Personal Perspective: Doing Everything Right
It was 1991 and I looked healthy. I had given up all the drugs in my life -- alcohol, heroin, cocaine, crack, nicotine. But I was starting to lose weight, too much weight, and I got diarrhea. So I got tested for HIV -- my wife kept telling me to. They told me I was near death -- my T-cells were 10. So I started AZT and got my weight back, but I stayed in the closet about my status. I wouldn't talk about the virus. I wouldn't go to any HIV programs -- no groups, no pictures, no marches, nothing. I kept it from family, friends, everybody.
But I was still off drugs and doing well. I went back to church, wearing many hats and knowing everyone. I was a single parent now, raising four kids, because my wife had passed from the virus that year. And then all of a sudden I started to lose weight again. I had a very good appetite and was eating, but I kept on losing weight. It was wasting syndrome. People in church were coming up to me, saying, "Look at you -- you're fading away." I didn't know I was fading away until they said that, and then I noticed that my clothes were drooping off of me. I went from 170 pounds to 123. People thought I was going to die. I didn't see it, but they did. I was still living secretively with the virus -- I hadn't told my kids -- but people were whispering behind my back, saying, "He has AIDS" or "He's smoking crack." My self-esteem was so low that I didn't want to see anyone. I didn't want to go outside. I wouldn't answer the door.
I started a new regimen and was able to gain my weight back, but not what I had lost in my face. That's when my self-esteem really went down. I started talking to people with my head down and my hands covering my face, especially when I was around people who didn't have the virus. I'd look around and think, "I wonder if they know?" And then, in a matter of months, I got a big belly -- I looked as though I was eight months pregnant. I blamed it on beer, telling people that it was a beer belly, even though it was too big to be a beer belly (and I wasn't drinking). And since I wasn't a big guy, the belly really showed. I wore oversize shirts -- they helped a little, but not much. It really bothered me when people noticed it. If somebody said, "Wow, look at your stomach -- you're getting old," it made me feel really bad.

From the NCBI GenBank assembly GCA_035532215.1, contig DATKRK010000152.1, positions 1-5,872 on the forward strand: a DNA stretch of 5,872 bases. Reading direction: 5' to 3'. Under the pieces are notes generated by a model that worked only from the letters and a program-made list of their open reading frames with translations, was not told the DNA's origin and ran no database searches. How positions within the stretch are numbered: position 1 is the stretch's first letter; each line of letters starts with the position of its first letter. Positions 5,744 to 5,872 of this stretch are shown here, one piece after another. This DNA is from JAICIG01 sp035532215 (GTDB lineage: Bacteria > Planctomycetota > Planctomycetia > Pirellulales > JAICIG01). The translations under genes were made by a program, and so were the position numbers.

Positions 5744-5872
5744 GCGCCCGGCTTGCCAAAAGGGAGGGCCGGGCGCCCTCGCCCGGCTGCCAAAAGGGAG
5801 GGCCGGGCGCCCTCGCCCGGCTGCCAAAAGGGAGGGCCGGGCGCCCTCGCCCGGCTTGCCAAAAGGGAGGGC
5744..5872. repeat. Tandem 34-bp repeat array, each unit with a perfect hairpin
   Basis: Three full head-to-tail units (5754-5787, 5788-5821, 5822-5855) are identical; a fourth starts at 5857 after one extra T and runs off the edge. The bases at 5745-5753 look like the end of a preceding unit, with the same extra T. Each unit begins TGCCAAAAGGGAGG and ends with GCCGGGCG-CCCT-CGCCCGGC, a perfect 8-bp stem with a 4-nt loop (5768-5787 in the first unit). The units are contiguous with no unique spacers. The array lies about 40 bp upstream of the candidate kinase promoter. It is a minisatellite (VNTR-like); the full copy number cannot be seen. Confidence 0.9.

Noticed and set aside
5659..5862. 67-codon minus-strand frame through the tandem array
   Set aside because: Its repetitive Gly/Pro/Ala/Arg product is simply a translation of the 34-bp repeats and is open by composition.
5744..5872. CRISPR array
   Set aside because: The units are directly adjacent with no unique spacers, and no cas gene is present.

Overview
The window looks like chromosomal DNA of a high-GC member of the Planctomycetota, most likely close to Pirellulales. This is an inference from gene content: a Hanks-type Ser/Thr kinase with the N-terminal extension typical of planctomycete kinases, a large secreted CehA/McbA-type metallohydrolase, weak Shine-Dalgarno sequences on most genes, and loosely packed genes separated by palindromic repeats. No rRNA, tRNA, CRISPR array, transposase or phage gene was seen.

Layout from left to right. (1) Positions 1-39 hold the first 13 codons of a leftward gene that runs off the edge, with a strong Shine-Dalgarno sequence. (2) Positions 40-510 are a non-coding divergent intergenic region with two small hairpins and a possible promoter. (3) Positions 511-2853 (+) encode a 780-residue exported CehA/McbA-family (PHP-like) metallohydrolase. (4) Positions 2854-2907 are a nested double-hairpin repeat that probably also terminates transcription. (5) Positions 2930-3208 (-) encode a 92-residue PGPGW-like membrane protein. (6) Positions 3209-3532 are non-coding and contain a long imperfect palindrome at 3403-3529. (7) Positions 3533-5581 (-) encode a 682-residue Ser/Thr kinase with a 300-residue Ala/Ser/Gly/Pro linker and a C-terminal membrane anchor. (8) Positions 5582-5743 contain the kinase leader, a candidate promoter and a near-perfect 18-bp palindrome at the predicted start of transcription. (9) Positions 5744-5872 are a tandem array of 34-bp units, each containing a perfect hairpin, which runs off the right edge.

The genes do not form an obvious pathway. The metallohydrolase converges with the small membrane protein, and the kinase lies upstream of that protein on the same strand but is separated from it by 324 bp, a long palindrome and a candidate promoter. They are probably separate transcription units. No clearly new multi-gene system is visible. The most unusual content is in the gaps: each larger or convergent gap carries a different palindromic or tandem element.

I grew breasts, so I didn't like taking my shirt off in front of women. I didn't wear athletic shirts in the summer because they looked like maternity shirts. If I had sex, it had to be in pitch dark, which made me feel bad about myself. So I didn't have any partners, female or male. I've found that male partners don't seem to care about my body changes the way I think women do. But I won't shower with other guys. I'll either wait or make sure that I have a robe to put on. I won't wrap myself in a towel. Even around my kids, I always have lots of clothes on. I'll never take my shirt off around other people, no matter how hot it is.
Then I got neuropathy, and my thighs got skinny. The beach and pools were out. I wouldn't go anymore. So in 1999 I started a new combination and my belly started to go down. I actually cared more about how I looked than about how much virus was in my system. I didn't care if my viral load was high and my T-cells were low -- I didn't want to start anything new if it might affect my outward appearance.
I enrolled in a study of Sculptra to try to get back my face. I've only had one injection so far, but it made a big difference -- it made me feel so good about myself again. I wasn't afraid for people to see me. My belly went away once I changed my drugs to Kaletra, Epzicom and Viread a few months ago. I can see my muscles again. Right now, I feel great bodywise, healthwise, but my face makes me stop and think. When I'm around healthy people, hanging out with the guys or in church or at a club, I cover my face with my hand. I don't want people to judge me.
I have a habit. I look at people's fingernails, I look at their faces -- on the bus, on the subway, in a store, anywhere -- and I think, yeah, he's got the virus, or, no, he doesn't have the virus. I'm African- American, and we don't talk about the virus as much as we should. We just look at each other and judge each other. I'm a Catholic, a strong Catholic, and when we do the sign of peace in church, I'm so afraid of people knowing my status. I don't want them to shy away from me or feel sorry for me. I just want them to keep treating me like they've been treating me.
I've been living with this virus for a long time now and I'm exhausted, exhausted from living with the virus. Sometimes I'm in my house, and I'm exhausted. I do everything right -- I don't smoke, don't drink, have a Higher Power, no drugs, sleep right, get my 8 to 9 hours a night. I pray, I meditate, I have community at church. I have an ear for everybody, but now I want somebody to have an ear for me. And I want my face back.
Name Withheld is one of many people living secretively with HIV.
This article was provided by AIDS Community Research Initiative of America. It is a part of the publication ACRIA Update. Visit ACRIA's website to find out more about their activities, publications and services.